• Inadvertent concentration in investment opportunities: Although the firm believes in broad diversification through multiple asset classes, some underlying funds or separate accounts could end up with overlapping strategies where a client holds one very large position or similar investments. Thus, one bad investment could wreak havoc on a client’s performance.

What types of clients does Hall Capital Partners serve?

The firm mainly works with a small number of deep-pocketed families and institutions. About 115 of its clients are high net worth individuals and families, which the U.S. Securities and Exchange Commission (SEC) defines as those with at least $750,000 in assets under management or a net worth of more than $1.5 million. Rounding out the firm’s client list are institutions, such as endowments, foundations, charities, pooled investment vehicles, pension and profit-sharing plans and other investment advisors.

No across-the-board minimum investment requirement exists, but most clients who want a custom portfolio invest at least $100 million in assets. The annual advisory charge is typically a minimum of $400,000 (or $300,000 on accounts with a performance-based fee), making the firm suitable only for uber-wealthy investors. The firm also offers pooled investment vehicles that may require minimum investments of $1 million to $3 million.

Additionally, most of the firm’s clients are accredited investors and qualified purchasers, labels typically given to sophisticated investors who meet certain income or asset thresholds and can invest in unregistered investment products, such as private equity and hedge funds.

Services offered by Hall Capital Partners

Hall Capital Partners offers custom portfolios for clients that span multiple asset classes and countries. Clients can choose to have a  portfolio manager take control of the daily decision-making for the account, which is a discretionary arrangement, or clients can opt for a non-discretionary relationship that leaves the client responsible for approving each trade.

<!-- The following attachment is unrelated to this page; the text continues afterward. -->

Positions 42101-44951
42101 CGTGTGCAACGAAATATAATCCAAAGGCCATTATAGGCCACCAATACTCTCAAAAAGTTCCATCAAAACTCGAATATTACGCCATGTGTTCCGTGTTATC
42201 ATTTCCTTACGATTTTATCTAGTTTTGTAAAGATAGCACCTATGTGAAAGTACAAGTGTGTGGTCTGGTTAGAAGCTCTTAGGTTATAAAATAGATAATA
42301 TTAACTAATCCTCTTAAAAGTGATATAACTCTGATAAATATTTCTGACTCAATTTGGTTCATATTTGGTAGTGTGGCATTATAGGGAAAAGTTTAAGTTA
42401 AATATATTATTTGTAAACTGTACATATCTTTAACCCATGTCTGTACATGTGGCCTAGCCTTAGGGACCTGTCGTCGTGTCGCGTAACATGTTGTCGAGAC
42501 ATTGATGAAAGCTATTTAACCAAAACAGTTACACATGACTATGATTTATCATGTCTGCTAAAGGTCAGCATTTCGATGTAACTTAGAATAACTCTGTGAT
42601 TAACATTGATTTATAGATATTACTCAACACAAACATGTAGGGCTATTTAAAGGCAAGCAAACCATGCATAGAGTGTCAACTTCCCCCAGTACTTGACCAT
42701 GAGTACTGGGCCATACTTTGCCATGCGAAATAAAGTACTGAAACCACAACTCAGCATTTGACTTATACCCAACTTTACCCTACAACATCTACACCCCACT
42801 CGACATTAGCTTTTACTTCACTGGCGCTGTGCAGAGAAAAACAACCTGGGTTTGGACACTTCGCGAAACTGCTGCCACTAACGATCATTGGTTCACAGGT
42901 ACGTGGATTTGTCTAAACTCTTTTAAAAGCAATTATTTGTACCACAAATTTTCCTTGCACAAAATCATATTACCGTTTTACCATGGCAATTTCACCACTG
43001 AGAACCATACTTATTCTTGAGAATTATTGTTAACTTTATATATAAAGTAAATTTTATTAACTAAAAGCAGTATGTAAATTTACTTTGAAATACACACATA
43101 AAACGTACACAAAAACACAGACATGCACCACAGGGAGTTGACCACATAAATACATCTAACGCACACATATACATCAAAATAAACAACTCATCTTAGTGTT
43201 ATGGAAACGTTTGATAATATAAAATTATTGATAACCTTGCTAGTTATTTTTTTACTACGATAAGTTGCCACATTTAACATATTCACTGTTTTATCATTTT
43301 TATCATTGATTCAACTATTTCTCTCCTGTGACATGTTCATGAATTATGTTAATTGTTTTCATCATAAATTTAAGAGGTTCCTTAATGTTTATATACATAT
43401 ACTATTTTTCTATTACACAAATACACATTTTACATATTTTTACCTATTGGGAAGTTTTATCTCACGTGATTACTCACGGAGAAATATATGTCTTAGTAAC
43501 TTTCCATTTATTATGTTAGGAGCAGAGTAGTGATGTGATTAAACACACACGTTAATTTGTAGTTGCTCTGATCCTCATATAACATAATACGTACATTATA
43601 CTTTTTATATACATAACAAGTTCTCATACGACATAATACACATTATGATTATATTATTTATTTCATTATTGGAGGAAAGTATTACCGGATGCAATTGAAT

In addition to investment management, clients can tap the team’s expertise for multi-generational wealth planning in general, addressing topics such as philanthropy, family governance and wealth transfer. The team also offers portfolio accounting and reporting.

Alongside the aforementioned investor services, Hall Capital manages more than 60 pooled investment vehicles that invest primarily in private funds. The team believes these vehicles give clients access to broader diversification than they’d be able to access on their own. Some clients in those funds are advisory clients of the firm; others are not.

Here is a complete list of services offered to families by Hall Capital Partners:

  • Investment advisory services (separately managed; discretionary or non-discretionary)
  • Financial planning
    • Intergenerational wealth planning
    • Wealth transfer
    • Philanthropic planning
    • Business planning
    • Stock compensation planning
    • Tax planning and management
    • Collaboration and coordination with outside advisors
    • Education of younger generations
    • Risk management
  • Client service and reporting
  • Management of pooled investment vehicles

How Hall Capital Partners invests your money

Clients can expect to first set their investment goals and objectives, such as a policy statement, with their advisor or team. After asset allocation strategies are agreed upon, the advisor will construct an appropriate investment portfolio. The bulk of client portfolios are typically customized global multi-asset class portfolios, which the firm builds depending on a client’s needs.

Client funds are generally invested in a wide variety of underlying managers, such as managers of private funds, separate accounts and some mutual funds. Clients also have the option to invest in pooled vehicles managed by Hall Capital or its affiliates that offer commingled investment strategies, as well as in specialized mandates that offer exposure to a specific asset class, such as private equity. Portfolios typically include a global mix of the following:

  • Fixed income
  • Equities
  • Alternative assets (like hedge funds)
  • Private equity and real assets (such as timber or real estate)

Hall Capital Partners’ research team is responsible for identifying and conducting due diligence on thousands of underlying investment managers. The firm strongly favors managers who use fundamental analysis, meaning they work to calculate a true value for an investment based on company-specific and industry factors like macroeconomic conditions, industry trends, financial statements and competition. The team also incorporates factors like social issues, sustainability of business models and environmental issues into their decision-making process, as the leaders believe that a deep understanding of these issues can drive long-term performance. All managers must be approved by founder Kathryn Hall and the two co-chief investment officers before clients can invest in them.